Luke Jackson and Brian Grant are gone. Allan Ray, Michael Olowokandi and Leon Powe are still here. The season starts Wednesday against the Hornets.
|Delonte West and his new tats figure to be a big part of the rotation, but who else? (Jim Davis / Globe Staff)|
Doc Rivers has said all preseason that he probably wonít establish a regular rotation because the young guys (read: everyone but Paul Pierce and Wally Szczerbiak) need time to prove themselves. That means Pierce, Szczerbiak, Delonte West, Sebastian Telfair, Rajon Rondo, Ryan Gomes, Kendrick Perkins, Al Jefferson, Theo Ratliff, Tony Allen, Gerald Green, Brian Scalabrine, Olowokandi, Powe, and Ray should all get playing time.
Does this sound like a problem to anyone else?
What the best teams in the NBA have in common is an established rotation. A couple of key role players off the bench. Eight, nine guys tops.
Iím no actuary, but I count 15 players in Docís current non-rotation rotation. Maybe Ray and Scalabrine donít play much if at all. Someone (Ratliff somes to mind) will always be hurt. But that still leaves 12 players competing for a total of 240 minutes. Divided equally, thatís about 20 minutes per guy. Factoring in 35-plus minutes for Pierce, Szczerbiak, and West, that number becomes much less for the other nine.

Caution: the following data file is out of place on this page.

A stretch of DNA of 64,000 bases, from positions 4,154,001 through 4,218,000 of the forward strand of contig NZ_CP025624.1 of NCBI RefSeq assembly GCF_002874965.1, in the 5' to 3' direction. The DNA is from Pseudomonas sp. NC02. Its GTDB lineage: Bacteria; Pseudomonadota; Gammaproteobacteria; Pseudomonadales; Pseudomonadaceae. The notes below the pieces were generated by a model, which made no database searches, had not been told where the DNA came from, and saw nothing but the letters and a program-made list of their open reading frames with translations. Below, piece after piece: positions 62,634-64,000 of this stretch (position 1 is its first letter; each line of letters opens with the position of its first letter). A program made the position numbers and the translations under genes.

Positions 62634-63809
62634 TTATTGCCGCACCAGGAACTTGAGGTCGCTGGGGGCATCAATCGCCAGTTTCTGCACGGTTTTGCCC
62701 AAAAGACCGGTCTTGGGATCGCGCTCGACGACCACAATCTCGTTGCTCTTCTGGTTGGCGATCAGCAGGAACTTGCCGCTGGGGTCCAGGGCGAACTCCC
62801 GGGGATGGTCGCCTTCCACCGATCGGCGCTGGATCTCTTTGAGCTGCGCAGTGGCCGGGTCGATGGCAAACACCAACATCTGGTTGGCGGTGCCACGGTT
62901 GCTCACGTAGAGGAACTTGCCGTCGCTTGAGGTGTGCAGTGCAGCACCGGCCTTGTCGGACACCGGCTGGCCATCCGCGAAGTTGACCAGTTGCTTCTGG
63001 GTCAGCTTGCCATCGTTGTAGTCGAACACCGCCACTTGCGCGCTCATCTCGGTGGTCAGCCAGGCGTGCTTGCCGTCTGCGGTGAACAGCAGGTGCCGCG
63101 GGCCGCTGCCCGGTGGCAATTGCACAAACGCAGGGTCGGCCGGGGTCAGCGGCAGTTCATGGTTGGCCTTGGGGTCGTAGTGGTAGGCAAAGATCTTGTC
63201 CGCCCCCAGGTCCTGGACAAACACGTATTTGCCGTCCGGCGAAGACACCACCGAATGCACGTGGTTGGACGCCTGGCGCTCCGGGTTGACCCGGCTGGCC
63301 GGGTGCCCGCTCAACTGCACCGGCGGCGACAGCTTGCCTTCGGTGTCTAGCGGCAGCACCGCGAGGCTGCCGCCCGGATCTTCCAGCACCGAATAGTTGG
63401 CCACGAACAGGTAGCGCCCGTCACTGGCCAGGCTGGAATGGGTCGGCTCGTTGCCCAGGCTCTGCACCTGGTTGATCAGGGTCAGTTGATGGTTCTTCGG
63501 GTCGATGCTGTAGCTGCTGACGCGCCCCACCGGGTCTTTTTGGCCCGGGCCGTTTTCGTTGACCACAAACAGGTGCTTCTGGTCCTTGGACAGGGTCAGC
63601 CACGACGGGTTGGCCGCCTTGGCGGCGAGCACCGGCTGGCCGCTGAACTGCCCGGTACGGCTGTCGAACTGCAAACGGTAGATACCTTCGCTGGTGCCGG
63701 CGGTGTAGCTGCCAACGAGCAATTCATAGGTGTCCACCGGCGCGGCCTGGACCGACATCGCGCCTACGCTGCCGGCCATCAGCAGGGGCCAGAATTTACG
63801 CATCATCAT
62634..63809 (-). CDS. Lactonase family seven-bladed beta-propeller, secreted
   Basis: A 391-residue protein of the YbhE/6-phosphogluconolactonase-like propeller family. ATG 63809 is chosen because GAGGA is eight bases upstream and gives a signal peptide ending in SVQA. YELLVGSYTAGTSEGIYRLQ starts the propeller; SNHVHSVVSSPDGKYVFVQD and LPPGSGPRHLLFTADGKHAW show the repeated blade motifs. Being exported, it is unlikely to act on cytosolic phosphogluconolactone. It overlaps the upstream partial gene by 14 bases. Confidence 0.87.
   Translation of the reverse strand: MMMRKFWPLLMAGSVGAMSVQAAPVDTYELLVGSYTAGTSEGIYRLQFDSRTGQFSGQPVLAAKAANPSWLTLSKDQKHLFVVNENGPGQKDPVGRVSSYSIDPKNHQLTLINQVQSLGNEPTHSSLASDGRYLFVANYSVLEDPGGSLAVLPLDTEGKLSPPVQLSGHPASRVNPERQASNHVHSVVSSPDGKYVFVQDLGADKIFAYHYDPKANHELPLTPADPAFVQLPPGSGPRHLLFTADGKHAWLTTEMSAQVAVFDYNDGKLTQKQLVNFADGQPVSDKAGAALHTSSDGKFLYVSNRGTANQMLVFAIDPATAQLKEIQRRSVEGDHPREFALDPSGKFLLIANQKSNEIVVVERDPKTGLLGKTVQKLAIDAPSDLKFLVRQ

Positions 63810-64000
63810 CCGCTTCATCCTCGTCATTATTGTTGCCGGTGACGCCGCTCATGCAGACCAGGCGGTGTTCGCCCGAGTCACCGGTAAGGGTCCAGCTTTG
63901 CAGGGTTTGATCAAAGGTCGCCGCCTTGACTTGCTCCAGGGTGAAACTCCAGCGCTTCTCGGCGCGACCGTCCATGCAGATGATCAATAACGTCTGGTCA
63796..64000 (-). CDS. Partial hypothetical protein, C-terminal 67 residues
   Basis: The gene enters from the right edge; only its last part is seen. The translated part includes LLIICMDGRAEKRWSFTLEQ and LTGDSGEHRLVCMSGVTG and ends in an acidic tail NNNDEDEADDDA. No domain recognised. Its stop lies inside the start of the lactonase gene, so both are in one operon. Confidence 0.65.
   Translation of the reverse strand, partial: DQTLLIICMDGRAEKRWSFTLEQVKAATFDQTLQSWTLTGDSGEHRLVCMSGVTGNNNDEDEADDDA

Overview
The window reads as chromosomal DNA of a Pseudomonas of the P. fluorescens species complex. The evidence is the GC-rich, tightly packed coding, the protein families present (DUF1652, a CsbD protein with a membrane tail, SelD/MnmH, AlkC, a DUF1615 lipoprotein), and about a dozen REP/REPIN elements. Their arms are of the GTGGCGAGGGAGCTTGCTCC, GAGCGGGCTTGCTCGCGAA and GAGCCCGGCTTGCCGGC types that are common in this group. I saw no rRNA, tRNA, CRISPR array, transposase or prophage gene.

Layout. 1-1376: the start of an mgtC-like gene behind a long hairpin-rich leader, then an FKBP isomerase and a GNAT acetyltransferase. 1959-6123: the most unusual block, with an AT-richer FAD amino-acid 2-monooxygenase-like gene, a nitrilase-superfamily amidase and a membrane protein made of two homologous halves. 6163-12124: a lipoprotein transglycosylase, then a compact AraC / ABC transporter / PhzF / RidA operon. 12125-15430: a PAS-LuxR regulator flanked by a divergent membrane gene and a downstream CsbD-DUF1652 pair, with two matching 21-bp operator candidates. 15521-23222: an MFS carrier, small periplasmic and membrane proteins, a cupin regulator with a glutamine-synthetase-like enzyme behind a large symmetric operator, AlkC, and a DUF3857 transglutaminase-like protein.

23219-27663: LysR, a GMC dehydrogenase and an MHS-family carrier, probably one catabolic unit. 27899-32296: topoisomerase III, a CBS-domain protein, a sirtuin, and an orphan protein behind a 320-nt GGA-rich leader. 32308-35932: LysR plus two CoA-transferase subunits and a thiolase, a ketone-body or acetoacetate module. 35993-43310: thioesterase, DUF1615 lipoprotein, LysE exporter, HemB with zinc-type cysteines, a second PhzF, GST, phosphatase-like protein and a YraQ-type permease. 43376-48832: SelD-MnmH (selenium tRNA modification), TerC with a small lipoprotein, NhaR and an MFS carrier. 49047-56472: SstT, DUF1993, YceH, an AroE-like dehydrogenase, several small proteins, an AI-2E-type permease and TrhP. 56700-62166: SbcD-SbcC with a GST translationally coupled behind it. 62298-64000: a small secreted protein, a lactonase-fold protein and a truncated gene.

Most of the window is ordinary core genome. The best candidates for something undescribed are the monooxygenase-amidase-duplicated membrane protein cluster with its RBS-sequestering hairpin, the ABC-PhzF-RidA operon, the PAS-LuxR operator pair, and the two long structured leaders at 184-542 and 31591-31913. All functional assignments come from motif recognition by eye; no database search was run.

The problem is that I like all 13 players. Each one of them is incomplete, but they each bring something valuable (rebounding for Powe, defense for Allen, etc.) to the table. And I suspect this is Danny Aingeís main dilemma right now. He probably wants to package a few of these guys into a deal for a veteran player, but he doesnít want to sell three future stars for a washed-up Kenyon Martin, either.
As Celtics fans we are biased by seeing our young players every night. We think Rajon Rondo plays like Bob Cousy, and then Tommy Heinsohn tells us six times every game that indeed he does. We drink the Kool-Aid on all of our young playersí potential.
But NBA GMs around the country donít see our players the same way. A three-for-one deal that brings in Kevin Garnett or Allen Iverson sounds awfully nice on our end, but Iím sure those kinds of offers are met with laughs on the other end of Aingeís phone line.
That leaves the Celtics with one option: develop the players they have and hope they get much better. But young guys donít develop with nine minutes per game off the bench. Bostonís future stars need to be a significant part of a consistent rotation to show any sort of improvement, and the team as a whole needs that consistency to be successful as well.
Therefore, Iím calling on Doc Rivers to resist the temptation to play 13 guys every night this season. Pick nine, maybe 10 guys and stick to them. Someone may disappointed, but those players will work even harder in practice to prove to Doc that he was wrong. Meanwhile, the guys who are playing will benefit from the consistency of knowing who is on the weak side on defense, who covers the outlet man on the break, and whom they can consistently rely upon to bury that 18-foot jumper.
Or just play Ďem all at once and see what happens. That sounds like a solid plan, doesnít it?